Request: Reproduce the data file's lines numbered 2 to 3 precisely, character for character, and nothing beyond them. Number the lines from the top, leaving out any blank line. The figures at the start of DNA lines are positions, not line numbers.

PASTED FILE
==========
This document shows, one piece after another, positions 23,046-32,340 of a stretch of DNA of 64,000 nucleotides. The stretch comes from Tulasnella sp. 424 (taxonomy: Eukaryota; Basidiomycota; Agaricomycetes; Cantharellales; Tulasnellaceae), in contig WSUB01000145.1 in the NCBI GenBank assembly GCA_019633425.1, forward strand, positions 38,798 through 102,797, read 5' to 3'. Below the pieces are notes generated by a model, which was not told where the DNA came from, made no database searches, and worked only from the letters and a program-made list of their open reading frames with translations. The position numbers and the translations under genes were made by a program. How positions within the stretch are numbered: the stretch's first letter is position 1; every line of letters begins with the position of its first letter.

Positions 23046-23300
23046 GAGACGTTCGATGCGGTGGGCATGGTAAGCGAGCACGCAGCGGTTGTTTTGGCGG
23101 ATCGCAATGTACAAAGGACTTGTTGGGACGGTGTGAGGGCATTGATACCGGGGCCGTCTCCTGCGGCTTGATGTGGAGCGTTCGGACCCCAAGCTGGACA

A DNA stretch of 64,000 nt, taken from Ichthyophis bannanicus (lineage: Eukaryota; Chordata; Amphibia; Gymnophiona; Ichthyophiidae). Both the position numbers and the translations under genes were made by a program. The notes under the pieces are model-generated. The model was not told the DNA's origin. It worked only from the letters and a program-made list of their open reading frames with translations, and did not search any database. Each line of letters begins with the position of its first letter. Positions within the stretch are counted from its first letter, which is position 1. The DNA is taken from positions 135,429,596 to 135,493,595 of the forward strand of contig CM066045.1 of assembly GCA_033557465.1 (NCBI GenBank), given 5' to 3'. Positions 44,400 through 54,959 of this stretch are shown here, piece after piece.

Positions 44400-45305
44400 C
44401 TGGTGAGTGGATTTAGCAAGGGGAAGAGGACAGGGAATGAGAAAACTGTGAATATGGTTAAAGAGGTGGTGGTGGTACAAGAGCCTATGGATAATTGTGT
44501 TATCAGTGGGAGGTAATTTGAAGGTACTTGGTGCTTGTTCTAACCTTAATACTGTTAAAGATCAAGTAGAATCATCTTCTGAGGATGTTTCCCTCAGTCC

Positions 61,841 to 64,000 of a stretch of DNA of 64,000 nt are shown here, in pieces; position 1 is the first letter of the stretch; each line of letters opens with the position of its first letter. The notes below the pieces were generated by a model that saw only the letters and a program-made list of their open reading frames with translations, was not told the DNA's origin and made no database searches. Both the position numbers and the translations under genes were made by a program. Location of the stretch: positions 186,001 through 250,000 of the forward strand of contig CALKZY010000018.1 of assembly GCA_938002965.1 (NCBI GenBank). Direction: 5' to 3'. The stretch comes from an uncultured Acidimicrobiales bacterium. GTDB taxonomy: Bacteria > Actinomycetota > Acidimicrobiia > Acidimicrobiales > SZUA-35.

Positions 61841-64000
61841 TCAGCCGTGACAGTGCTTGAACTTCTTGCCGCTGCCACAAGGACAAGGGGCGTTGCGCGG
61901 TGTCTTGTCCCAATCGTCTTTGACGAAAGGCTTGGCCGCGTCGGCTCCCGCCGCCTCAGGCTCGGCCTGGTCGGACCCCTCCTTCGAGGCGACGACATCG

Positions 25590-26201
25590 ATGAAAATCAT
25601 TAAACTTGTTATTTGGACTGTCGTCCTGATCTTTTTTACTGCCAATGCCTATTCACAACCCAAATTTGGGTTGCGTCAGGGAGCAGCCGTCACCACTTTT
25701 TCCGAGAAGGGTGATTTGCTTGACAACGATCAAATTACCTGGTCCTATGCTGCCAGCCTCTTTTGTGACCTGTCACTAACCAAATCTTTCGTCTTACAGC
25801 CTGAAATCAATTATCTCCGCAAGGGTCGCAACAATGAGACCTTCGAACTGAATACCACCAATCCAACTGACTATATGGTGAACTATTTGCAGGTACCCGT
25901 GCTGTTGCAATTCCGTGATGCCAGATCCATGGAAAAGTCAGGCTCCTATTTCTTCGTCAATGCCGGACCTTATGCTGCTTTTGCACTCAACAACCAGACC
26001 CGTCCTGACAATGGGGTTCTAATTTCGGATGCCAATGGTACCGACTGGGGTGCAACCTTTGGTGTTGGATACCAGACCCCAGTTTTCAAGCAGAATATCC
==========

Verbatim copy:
Positions 23046-23300
23046 GAGACGTTCGATGCGGTGGGCATGGTAAGCGAGCACGCAGCGGTTGTTTTGGCGG